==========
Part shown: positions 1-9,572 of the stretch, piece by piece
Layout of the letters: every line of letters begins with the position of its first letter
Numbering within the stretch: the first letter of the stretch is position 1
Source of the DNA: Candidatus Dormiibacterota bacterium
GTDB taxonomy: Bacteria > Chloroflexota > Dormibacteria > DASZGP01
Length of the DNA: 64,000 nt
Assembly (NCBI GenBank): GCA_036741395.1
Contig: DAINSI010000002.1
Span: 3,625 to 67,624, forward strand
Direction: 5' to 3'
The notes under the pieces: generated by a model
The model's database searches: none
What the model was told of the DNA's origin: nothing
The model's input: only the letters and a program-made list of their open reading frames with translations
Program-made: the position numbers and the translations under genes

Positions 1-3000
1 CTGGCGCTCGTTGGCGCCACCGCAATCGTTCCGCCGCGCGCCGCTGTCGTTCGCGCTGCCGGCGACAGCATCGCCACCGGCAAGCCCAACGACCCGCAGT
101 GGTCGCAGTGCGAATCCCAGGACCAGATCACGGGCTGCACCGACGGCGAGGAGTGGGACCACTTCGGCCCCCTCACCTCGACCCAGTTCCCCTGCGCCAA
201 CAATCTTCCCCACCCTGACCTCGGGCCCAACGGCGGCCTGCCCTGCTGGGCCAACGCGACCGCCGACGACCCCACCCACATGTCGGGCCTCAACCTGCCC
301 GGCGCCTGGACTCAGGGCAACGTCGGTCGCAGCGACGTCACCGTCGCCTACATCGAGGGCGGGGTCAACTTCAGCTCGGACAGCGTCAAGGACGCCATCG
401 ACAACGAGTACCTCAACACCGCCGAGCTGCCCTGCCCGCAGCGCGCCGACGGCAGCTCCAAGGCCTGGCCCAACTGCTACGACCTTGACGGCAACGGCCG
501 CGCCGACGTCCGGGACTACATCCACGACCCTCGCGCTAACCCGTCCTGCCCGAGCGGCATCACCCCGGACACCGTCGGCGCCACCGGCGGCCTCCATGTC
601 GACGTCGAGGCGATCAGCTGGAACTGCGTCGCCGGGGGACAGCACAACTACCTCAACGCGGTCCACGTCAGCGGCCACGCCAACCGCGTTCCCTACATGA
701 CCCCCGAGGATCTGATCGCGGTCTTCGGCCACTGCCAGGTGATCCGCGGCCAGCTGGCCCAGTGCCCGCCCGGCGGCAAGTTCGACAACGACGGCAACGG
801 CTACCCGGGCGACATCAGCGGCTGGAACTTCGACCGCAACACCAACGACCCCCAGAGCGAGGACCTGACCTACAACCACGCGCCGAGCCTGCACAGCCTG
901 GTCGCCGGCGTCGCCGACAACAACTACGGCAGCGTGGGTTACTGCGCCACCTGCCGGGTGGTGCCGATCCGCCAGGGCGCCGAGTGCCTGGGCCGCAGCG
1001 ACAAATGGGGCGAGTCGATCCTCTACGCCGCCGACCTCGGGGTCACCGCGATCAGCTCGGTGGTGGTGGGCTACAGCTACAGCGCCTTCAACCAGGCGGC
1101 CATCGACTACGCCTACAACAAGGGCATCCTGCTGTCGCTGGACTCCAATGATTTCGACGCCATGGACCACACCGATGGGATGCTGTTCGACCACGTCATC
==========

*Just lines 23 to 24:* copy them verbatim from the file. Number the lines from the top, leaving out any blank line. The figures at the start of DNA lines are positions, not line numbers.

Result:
601 GACGTCGAGGCGATCAGCTGGAACTGCGTCGCCGGGGGACAGCACAACTACCTCAACGCGGTCCACGTCAGCGGCCACGCCAACCGCGTTCCCTACATGA
701 CCCCCGAGGATCTGATCGCGGTCTTCGGCCACTGCCAGGTGATCCGCGGCCAGCTGGCCCAGTGCCCGCCCGGCGGCAAGTTCGACAACGACGGCAACGG